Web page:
CMake

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What is CMake

CMake is a project/makefile generator that uses one (or multiple) input files, and can generate multiple types of project files depending on the OS it is executed from. I've first seen it in action on wxArt2D. I started to seriously use it when people started emailing me that the Makefiles I provided for WxTreeMultiCtrl didn't worked on HP-UX, and that the Visual Studio 6 project file was hopelessly out of date (sure enough as I only had VS7 installed back then ;-)

On what OS can I use it?

There are downloadable binaries for the following platforms:

  • Windows (supports Visual Studio 6-10, Borland Makefiles, MinGW, MSYS, NMake, JOM (parallel NMake), Watcom WMake, Code::Blocks and Eclipse)
  • Linux(x86 and ia64) (generates Linux makefile, KDevelop, Code::Blocks and Eclipse)
  • HP-UX (Unix Makefile)
  • IRIX64 (Unix Makefile)
  • SunOS 5.7 (Unix Makefile)
  • AIX 5.1 (Unix Makefile)
  • OSF1 (Unix Makefile)
  • OSX (Unix Makefile, Xcode project)
  • OSX(Darwin) (Unix Makefile)

For all those platforms, all most common projects IDE's can be generated, and at least Makefiles if no IDE is used. Now you can see the power of CMake, because with only one file, you can satisfy a lot of developers. No need to keep 5+ makefiles up to date anymore!

How to use it with wxWidgets ?

Ok, now how to use it. First download the latest version from Cmake Homepage. Depending on what OS, install it. I will refer to the Windows version here, but on Linux (use ccmake command for visual setup) it will look similar. On windows the executable you need is CMake-GUI.exe or CMakeSetup.exe in older versions.

The CMake 2.6.4 installation comes with the file FindwxWidgets.cmake which is used by Cmake for finding any installed wxWidgets on the system. To change the default search path of the wxWidgets installation, use SET(wxWidgets_ROOT_DIR <wxWidgets Directory>). Use SET(wxWidgets_CONFIGURATION mswud) to find appropriate configuration. Then use FIND_PACKAGE(wxWidgets COMPONENTS core base REQUIRED). You may configure the FIND_PACKAGE line as per your needs. Then use INCLUDE(${wxWidgets_USE_FILE}). At the end, don't forget to use TARGET_LINK_LIBRARIES(<YourTarget> ${wxWidgets_LIBRARIES}). See the example:

project(myGreatProject)
cmake_minimum_required(VERSION 2.8)
aux_source_directory(. SRC_LIST)
 
set(wxWidgets_CONFIGURATION mswu)
find_package(wxWidgets COMPONENTS core base REQUIRED)
include(${wxWidgets_USE_FILE})
 
add_executable(${PROJECT_NAME} ${SRC_LIST})
target_link_libraries(${PROJECT_NAME} ${wxWidgets_LIBRARIES})

This is (probably) all that is needed to work with wxWidgets using cmake. Much of the information below related to FindWxWin.cmake is OUTDATED and not required with the new CMake versions.

If all is installed, we need one thing, which I took from wxArt2D. It is a macro that can be used to determine the install dir for wxWidgets, what libs are used, what type of builds are compiled, etc. You can find this file here FindWxWin.Cmake. Save this file in {CMAKE_INSTALL}\Modules. As you can see in this directory, there are a lot of helper macros that can determine if certain tools are installed, compiler flags / functions are supported, etc. This is really extensive and very handy.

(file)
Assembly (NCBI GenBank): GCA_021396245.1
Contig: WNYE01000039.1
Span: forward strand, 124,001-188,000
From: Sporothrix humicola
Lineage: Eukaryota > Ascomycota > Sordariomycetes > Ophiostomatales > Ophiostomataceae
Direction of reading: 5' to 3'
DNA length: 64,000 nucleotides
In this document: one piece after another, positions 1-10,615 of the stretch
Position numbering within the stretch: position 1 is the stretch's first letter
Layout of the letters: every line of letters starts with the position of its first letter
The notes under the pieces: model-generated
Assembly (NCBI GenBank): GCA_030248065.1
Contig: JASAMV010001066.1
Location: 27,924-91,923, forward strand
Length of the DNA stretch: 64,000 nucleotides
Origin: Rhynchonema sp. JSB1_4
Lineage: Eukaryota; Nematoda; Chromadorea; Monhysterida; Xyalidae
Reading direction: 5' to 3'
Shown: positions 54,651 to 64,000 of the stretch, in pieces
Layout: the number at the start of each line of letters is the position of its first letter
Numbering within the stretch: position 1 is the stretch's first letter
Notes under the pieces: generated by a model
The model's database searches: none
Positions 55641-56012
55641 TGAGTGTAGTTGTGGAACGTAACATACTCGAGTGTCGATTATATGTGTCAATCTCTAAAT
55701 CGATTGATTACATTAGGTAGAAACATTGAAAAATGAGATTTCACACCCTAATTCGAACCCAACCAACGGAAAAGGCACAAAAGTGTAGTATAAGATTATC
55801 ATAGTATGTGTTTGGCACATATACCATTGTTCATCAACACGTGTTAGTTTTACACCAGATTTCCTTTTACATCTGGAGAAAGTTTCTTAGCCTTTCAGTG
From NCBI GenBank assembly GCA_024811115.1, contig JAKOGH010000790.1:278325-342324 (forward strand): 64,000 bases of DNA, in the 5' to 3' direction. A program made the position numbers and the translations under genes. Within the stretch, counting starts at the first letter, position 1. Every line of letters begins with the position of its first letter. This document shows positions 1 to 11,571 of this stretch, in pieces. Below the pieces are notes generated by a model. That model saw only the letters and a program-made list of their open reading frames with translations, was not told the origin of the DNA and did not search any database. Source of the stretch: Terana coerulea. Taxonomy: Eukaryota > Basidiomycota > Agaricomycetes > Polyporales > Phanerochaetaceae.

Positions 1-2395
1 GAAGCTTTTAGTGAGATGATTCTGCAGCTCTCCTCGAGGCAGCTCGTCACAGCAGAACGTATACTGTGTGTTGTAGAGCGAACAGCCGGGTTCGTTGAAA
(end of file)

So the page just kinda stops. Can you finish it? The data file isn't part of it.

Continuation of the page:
Now that we have the macro we need in place, we can make our first CMakeLists.txt file, which will allow us to generate a minimal sample that can be compiled. Go to the minimal sample directory (usually {WXWIN}\samples\minimal\), and start up your editor.

NOTE: This CMakeLists.txt file is compatible with the CMake 2.6.2 If you find any problems with it, please contact me jorgb [at] xs4all.nl

The following file can be copied and pasted. In this CMake file the comments will explain what all sections mean:

##---------------------------------------------------------------------------
## Author:      Jorgen Bodde
## Copyright:   (c) Jorgen Bodde
## License:     wxWidgets License
## Update:      2008/12 by Werner Smekal
##---------------------------------------------------------------------------
 
# define minimum cmake version
cmake_minimum_required(VERSION 2.6.2)
 
# Our project is called 'minimal' this is how it will be called in
# visual studio, and in our makefiles. 
project(minimal)
 
# Location where cmake first looks for cmake modules.
set(CMAKE_MODULE_PATH "${PROJECT_SOURCE_DIR}")
 
##---------------------------------------------------
## Please set your wxWidgets configuration here
##--------------------------------------------------- 
 
# Here you can define what libraries of wxWidgets you need for your
# application. You can figure out what libraries you need here;
# http://www.wxwidgets.org/manuals/2.8/wx_librarieslist.html
# We need the Find package for wxWidgets to work
# NOTE: if you're using aui, include aui in this required components list.
 
# It was noticed that when using MinGW gcc it is essential that 'core' is mentioned before 'base'.
find_package(wxWidgets COMPONENTS core base REQUIRED)
 
##---------------------------------------------------
## Actual config file starts here
##--------------------------------------------------- 
 
# wxWidgets include (this will do all the magic to configure everything)
include( "${wxWidgets_USE_FILE}" )
 
# For convenience we define the sources as a variable. You can add 
# header files and cpp/c files and CMake will sort them out
set(SRCS minimal.cpp)
 
# If we build for windows systems, we also include the resource file
# containing the manifest, icon and other resources
if(WIN32)
  set(SRCS ${SRCS} minimal.rc)
endif(WIN32)
 
# Here we define the executable minimal.exe or minimal on other systems
# the above paths and defines will be used in this build
add_executable(minimal WIN32 ${SRCS})
 
# We add to our target 'minimal' the wxWidgets libraries. These are
# set for us by the find script. If you need other libraries, you
# can add them here as well. 
target_link_libraries(minimal ${wxWidgets_LIBRARIES})

Save this file as CMakeLists.txt into the minimal sample directory.


This is the CMakeLists.txt file for older (2.4) version of CMake.